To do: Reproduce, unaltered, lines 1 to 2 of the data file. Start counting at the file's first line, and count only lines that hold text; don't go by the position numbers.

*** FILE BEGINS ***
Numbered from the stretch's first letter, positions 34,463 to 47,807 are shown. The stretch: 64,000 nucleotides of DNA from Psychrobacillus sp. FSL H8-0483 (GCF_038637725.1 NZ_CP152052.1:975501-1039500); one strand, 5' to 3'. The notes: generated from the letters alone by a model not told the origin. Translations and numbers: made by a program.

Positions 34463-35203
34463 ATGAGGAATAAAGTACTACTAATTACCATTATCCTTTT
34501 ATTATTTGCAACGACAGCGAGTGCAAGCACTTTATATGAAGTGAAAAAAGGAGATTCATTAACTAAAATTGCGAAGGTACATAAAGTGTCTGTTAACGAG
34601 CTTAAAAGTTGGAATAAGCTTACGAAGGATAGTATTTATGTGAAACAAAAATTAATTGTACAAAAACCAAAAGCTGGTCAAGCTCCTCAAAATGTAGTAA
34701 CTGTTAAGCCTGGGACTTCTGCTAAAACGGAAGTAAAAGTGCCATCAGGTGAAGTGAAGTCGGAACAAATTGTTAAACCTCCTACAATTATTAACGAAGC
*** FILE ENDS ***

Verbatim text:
Numbered from the stretch's first letter, positions 34,463 to 47,807 are shown. The stretch: 64,000 nucleotides of DNA from Psychrobacillus sp. FSL H8-0483 (GCF_038637725.1 NZ_CP152052.1:975501-1039500); one strand, 5' to 3'. The notes: generated from the letters alone by a model not told the origin. Translations and numbers: made by a program.

Positions 34463-35203